Take the 2-minute tour ×
Stack Overflow is a question and answer site for professional and enthusiast programmers. It's 100% free, no registration required.

I have a list of 10 million domains and want to be able to programmatically separate the english words in the domains, something like:

getheadphones.com results in "get headphones"

I know that when i put getheadphones in Google I get "get headphones" but not sure how they do that and how they know that it is not "get head phones"

Any ideas? Preferably in php.

share|improve this question

closed as not a real question by bmargulies, Josh Caswell, Chris Lively, Shaggy Frog, Mike Pennington Oct 26 '11 at 2:46

It's difficult to tell what is being asked here. This question is ambiguous, vague, incomplete, overly broad, or rhetorical and cannot be reasonably answered in its current form. For help clarifying this question so that it can be reopened, visit the help center.If this question can be reworded to fit the rules in the help center, please edit the question.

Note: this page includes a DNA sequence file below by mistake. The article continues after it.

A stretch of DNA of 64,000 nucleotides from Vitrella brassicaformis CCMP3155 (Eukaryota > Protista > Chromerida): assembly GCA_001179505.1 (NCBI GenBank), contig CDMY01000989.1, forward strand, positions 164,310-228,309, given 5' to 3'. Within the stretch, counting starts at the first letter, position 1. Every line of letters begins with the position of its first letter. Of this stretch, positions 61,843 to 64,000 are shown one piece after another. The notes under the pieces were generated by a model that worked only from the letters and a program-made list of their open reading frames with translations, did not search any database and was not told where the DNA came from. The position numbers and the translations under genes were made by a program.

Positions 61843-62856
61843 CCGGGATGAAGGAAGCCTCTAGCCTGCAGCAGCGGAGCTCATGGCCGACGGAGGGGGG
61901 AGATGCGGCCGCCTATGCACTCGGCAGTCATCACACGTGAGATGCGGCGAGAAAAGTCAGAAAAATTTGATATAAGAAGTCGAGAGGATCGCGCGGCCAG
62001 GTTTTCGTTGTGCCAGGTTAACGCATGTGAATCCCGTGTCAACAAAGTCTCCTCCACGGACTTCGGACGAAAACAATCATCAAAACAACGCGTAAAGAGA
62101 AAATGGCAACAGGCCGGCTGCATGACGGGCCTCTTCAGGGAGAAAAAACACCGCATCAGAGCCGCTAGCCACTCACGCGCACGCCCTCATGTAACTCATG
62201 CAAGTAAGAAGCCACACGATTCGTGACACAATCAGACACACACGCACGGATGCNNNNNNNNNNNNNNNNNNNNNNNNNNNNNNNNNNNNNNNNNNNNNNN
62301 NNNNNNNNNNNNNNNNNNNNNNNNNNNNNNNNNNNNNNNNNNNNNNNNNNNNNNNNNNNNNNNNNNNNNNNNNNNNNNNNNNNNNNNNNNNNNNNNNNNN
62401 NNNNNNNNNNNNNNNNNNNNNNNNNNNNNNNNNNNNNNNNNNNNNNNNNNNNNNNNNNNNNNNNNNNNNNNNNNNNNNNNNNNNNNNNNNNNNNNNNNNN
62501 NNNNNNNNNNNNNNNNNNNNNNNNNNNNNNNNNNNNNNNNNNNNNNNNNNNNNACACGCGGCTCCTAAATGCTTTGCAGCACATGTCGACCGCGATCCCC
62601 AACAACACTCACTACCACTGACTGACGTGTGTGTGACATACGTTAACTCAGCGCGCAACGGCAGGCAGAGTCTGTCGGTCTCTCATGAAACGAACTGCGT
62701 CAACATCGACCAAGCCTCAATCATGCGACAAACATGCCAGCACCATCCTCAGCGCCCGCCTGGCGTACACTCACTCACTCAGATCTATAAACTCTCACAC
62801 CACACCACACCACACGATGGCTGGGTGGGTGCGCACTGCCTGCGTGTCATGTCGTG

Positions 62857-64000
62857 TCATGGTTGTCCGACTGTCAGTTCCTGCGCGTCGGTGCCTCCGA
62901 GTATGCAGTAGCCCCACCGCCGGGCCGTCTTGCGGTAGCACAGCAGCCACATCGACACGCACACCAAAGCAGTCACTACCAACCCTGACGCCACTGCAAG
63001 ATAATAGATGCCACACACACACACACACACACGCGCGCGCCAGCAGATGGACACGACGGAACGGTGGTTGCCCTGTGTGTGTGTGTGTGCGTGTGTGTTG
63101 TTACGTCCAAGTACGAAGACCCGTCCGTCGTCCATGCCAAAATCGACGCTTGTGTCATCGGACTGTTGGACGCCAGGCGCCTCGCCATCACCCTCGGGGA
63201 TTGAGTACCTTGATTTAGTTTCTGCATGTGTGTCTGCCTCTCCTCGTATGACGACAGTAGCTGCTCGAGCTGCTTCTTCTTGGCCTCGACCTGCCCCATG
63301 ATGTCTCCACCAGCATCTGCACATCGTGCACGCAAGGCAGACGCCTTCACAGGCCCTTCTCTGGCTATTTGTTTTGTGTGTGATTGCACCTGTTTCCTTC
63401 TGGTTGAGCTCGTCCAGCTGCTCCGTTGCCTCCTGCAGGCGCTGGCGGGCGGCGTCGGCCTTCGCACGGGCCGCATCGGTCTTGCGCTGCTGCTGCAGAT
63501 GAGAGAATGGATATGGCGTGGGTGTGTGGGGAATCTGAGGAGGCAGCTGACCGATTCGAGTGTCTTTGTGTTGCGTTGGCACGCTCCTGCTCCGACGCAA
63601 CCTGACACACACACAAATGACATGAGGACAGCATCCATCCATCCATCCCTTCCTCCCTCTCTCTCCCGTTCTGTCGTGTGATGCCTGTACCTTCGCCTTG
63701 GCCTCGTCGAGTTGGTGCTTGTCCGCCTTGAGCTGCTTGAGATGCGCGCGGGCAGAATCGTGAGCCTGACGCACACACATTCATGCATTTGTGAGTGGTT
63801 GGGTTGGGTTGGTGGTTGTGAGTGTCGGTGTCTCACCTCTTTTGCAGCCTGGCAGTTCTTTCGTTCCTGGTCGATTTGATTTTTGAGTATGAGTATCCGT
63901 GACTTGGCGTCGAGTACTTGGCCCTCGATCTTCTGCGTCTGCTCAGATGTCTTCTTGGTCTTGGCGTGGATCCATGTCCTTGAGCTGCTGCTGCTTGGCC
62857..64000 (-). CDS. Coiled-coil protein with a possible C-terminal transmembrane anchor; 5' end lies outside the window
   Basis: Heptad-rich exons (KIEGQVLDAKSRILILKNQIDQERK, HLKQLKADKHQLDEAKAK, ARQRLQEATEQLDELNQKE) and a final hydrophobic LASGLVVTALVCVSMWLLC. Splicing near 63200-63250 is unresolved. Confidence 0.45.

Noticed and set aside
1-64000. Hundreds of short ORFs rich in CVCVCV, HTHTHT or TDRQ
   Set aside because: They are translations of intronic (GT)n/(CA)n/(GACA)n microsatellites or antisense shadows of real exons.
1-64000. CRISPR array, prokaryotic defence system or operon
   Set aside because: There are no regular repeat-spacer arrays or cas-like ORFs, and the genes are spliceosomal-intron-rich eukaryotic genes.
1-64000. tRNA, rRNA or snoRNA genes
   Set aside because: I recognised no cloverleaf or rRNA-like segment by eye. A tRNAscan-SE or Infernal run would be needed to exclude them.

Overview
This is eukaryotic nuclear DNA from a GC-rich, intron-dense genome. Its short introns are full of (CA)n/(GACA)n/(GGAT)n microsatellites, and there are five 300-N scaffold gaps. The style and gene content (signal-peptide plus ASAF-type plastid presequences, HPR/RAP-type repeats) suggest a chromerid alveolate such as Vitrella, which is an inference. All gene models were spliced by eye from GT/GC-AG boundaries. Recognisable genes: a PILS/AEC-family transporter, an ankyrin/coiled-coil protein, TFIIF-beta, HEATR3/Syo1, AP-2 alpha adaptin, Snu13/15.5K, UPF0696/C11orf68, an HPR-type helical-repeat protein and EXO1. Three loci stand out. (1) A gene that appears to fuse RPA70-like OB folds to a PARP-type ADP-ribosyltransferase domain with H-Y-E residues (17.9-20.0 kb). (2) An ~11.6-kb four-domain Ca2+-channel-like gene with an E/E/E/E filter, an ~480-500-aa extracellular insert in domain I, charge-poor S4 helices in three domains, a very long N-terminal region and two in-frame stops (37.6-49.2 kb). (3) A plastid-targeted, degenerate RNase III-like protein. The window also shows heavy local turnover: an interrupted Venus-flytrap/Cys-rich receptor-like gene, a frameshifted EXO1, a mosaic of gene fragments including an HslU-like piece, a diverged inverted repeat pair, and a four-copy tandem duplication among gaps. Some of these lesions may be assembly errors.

1  
Hey, where'd you get the list from? –  Coffee Oct 26 '11 at 1:23
4  
I suspect google uses n-gram among other algorithms to find the largest words out of the glommed value. As for headphones vs head phones, I'd assume word frequency but beyond the assumption, I'm way out of my league. –  billinkc Oct 26 '11 at 1:32
3  
They don't know it's not "get head phones", they assume it's "get headphones". –  Dave Newton Oct 26 '11 at 1:39
    
billinkc, thank you for the n-gram link –  iwek Oct 26 '11 at 1:44
1  
possible duplicate of How can I split multiple joined words? –  Chris Lively Oct 26 '11 at 2:04

1 Answer 1

up vote 0 down vote accepted

google is famous for their spell checker and it does far more to figure out what you mean to search for, however this problem has already been dealt with in this question

to get list of english words in OSX and some linux boxes there's one available: /usr/share/dict/words otherwise you can get one from (sourceforge)

share|improve this answer

Not the answer you're looking for? Browse other questions tagged or ask your own question.